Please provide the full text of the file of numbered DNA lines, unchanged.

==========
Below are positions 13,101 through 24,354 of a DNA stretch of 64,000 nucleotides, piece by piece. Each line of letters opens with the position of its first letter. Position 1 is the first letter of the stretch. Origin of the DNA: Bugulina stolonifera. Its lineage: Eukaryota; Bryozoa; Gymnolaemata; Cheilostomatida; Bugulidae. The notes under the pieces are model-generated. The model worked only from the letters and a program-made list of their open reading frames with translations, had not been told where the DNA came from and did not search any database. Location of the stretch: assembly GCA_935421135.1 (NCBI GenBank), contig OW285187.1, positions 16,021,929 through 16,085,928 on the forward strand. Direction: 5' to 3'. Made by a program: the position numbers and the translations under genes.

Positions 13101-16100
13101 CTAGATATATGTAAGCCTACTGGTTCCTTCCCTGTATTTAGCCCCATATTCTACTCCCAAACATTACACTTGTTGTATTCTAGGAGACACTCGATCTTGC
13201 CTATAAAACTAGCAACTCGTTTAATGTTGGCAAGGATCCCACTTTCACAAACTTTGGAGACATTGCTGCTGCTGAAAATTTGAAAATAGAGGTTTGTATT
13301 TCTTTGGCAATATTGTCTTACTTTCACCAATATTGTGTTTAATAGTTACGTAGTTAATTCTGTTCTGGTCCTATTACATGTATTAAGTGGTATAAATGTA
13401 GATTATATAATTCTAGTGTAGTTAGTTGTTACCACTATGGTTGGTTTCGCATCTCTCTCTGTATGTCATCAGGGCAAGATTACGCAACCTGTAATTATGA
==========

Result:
Below are positions 13,101 through 24,354 of a DNA stretch of 64,000 nucleotides, piece by piece. Each line of letters opens with the position of its first letter. Position 1 is the first letter of the stretch. Origin of the DNA: Bugulina stolonifera. Its lineage: Eukaryota; Bryozoa; Gymnolaemata; Cheilostomatida; Bugulidae. The notes under the pieces are model-generated. The model worked only from the letters and a program-made list of their open reading frames with translations, had not been told where the DNA came from and did not search any database. Location of the stretch: assembly GCA_935421135.1 (NCBI GenBank), contig OW285187.1, positions 16,021,929 through 16,085,928 on the forward strand. Direction: 5' to 3'. Made by a program: the position numbers and the translations under genes.

Positions 13101-16100
13101 CTAGATATATGTAAGCCTACTGGTTCCTTCCCTGTATTTAGCCCCATATTCTACTCCCAAACATTACACTTGTTGTATTCTAGGAGACACTCGATCTTGC
13201 CTATAAAACTAGCAACTCGTTTAATGTTGGCAAGGATCCCACTTTCACAAACTTTGGAGACATTGCTGCTGCTGAAAATTTGAAAATAGAGGTTTGTATT
13301 TCTTTGGCAATATTGTCTTACTTTCACCAATATTGTGTTTAATAGTTACGTAGTTAATTCTGTTCTGGTCCTATTACATGTATTAAGTGGTATAAATGTA
13401 GATTATATAATTCTAGTGTAGTTAGTTGTTACCACTATGGTTGGTTTCGCATCTCTCTCTGTATGTCATCAGGGCAAGATTACGCAACCTGTAATTATGA